Getting a shot from a doctor may become less painful in the very near future. A new device from MIT researchers can deliver a high-pressure jet of medicine through the skin, without the use of a hypodermic needle.
The jet-injector uses a Lorentz-force actuator capable of injecting high pressure and controlled doses, out of a nozzle, about the diameter of a mosquito’s proboscis, at almost the speed of sound in air.
“If I’m breaching a baby’s skin to deliver vaccine, I won’t need as much pressure as I would need to breach my skin,” says Catherine Hogan, a scientist in MIT’s Department of Mechanical Engineering. “We can tailor the pressure profile to be able to do that, and that’s the beauty of this device.”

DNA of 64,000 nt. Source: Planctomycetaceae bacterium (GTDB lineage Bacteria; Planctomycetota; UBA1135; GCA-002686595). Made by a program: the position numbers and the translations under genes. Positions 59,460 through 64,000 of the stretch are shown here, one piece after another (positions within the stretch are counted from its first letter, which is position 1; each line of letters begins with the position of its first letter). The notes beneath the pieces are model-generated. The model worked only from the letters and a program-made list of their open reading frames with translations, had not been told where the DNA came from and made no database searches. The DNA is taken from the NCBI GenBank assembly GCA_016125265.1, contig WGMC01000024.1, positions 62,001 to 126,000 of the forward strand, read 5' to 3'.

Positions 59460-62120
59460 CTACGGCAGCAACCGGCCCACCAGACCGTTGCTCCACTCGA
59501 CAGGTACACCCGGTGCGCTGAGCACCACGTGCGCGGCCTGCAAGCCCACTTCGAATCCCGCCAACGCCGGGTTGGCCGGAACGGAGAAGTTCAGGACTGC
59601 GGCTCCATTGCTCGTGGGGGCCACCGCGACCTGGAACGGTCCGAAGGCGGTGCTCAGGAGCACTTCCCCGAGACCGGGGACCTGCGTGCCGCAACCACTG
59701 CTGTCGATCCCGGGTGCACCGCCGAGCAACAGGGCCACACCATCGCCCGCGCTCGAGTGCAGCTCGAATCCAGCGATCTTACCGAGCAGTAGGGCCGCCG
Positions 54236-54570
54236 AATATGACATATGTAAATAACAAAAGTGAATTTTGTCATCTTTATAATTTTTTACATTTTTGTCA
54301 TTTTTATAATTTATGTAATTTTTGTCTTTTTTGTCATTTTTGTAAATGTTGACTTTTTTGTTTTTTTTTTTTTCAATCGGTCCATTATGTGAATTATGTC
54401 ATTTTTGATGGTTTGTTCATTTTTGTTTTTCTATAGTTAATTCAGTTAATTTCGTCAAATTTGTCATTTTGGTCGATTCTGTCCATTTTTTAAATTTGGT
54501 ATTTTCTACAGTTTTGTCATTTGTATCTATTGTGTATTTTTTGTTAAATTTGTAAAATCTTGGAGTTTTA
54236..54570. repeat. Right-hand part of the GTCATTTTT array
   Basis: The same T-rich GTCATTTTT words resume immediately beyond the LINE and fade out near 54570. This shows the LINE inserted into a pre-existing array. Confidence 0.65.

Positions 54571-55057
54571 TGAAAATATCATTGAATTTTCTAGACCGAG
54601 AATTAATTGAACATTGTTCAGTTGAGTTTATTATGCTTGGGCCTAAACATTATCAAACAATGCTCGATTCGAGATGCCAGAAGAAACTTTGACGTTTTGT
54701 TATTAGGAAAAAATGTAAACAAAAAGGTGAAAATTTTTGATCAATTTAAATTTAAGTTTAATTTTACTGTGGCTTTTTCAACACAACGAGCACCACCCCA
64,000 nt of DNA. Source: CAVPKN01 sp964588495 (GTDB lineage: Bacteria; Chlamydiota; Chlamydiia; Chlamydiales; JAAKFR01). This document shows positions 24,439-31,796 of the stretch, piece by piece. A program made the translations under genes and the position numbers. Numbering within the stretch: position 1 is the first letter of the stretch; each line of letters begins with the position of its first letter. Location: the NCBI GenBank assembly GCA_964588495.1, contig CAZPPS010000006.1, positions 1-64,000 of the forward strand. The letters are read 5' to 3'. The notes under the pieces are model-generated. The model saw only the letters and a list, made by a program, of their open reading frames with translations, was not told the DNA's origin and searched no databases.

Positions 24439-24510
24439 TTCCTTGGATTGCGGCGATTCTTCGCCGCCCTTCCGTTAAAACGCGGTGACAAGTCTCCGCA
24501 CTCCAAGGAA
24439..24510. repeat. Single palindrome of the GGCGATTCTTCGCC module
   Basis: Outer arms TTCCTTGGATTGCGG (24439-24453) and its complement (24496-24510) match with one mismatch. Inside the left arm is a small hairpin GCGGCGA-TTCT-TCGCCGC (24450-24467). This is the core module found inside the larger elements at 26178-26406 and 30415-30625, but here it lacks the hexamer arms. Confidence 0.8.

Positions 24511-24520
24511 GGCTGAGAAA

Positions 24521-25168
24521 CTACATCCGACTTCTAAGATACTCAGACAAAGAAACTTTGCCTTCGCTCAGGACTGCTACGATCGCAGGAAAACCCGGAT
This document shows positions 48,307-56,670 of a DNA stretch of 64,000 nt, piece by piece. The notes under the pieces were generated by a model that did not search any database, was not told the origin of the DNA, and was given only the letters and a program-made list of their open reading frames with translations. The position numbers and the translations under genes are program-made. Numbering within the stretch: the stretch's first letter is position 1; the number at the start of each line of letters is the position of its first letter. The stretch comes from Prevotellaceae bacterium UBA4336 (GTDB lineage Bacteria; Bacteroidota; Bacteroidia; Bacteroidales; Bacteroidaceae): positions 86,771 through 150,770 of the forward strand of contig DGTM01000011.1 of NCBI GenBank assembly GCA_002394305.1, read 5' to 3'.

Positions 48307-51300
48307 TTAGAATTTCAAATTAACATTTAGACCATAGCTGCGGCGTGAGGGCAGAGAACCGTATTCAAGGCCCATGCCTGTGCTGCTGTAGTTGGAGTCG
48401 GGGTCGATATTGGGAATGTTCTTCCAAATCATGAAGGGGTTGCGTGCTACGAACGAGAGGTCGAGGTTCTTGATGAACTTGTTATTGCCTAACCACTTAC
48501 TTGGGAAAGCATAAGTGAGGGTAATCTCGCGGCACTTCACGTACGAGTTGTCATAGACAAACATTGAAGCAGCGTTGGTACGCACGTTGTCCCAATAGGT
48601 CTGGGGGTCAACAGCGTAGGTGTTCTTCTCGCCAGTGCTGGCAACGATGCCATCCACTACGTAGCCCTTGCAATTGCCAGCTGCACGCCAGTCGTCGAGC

“If you are afraid of needles and have to frequently self-inject, compliance can be an issue. We think this kind of technology … gets around some of the phobias that people may have about needles,” says Hogan.
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